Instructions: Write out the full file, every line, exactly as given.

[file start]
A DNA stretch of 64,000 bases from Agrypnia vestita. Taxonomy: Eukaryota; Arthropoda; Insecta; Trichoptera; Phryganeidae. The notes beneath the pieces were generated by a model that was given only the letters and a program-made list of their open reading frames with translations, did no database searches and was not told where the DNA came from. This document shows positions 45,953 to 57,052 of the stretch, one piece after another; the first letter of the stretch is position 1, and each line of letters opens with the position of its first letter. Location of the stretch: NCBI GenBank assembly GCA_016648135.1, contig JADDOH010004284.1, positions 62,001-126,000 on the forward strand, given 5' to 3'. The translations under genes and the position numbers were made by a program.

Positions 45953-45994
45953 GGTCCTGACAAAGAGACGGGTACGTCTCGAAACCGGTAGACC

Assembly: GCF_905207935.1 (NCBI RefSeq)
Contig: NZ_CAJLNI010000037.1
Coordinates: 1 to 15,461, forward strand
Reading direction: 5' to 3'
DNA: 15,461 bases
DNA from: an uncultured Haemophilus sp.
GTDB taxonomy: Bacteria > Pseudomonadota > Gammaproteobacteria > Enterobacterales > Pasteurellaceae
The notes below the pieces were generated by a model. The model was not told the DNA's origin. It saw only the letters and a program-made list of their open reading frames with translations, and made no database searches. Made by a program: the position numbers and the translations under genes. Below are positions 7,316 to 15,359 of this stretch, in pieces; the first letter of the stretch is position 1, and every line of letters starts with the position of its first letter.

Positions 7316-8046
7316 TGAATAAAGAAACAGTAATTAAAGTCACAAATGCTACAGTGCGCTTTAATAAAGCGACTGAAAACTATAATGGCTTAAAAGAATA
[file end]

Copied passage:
A DNA stretch of 64,000 bases from Agrypnia vestita. Taxonomy: Eukaryota; Arthropoda; Insecta; Trichoptera; Phryganeidae. The notes beneath the pieces were generated by a model that was given only the letters and a program-made list of their open reading frames with translations, did no database searches and was not told where the DNA came from. This document shows positions 45,953 to 57,052 of the stretch, one piece after another; the first letter of the stretch is position 1, and each line of letters opens with the position of its first letter. Location of the stretch: NCBI GenBank assembly GCA_016648135.1, contig JADDOH010004284.1, positions 62,001-126,000 on the forward strand, given 5' to 3'. The translations under genes and the position numbers were made by a program.

Positions 45953-45994
45953 GGTCCTGACAAAGAGACGGGTACGTCTCGAAACCGGTAGACC

Assembly: GCF_905207935.1 (NCBI RefSeq)
Contig: NZ_CAJLNI010000037.1
Coordinates: 1 to 15,461, forward strand
Reading direction: 5' to 3'
DNA: 15,461 bases
DNA from: an uncultured Haemophilus sp.
GTDB taxonomy: Bacteria > Pseudomonadota > Gammaproteobacteria > Enterobacterales > Pasteurellaceae
The notes below the pieces were generated by a model. The model was not told the DNA's origin. It saw only the letters and a program-made list of their open reading frames with translations, and made no database searches. Made by a program: the position numbers and the translations under genes. Below are positions 7,316 to 15,359 of this stretch, in pieces; the first letter of the stretch is position 1, and every line of letters starts with the position of its first letter.

Positions 7316-8046
7316 TGAATAAAGAAACAGTAATTAAAGTCACAAATGCTACAGTGCGCTTTAATAAAGCGACTGAAAACTATAATGGCTTAAAAGAATA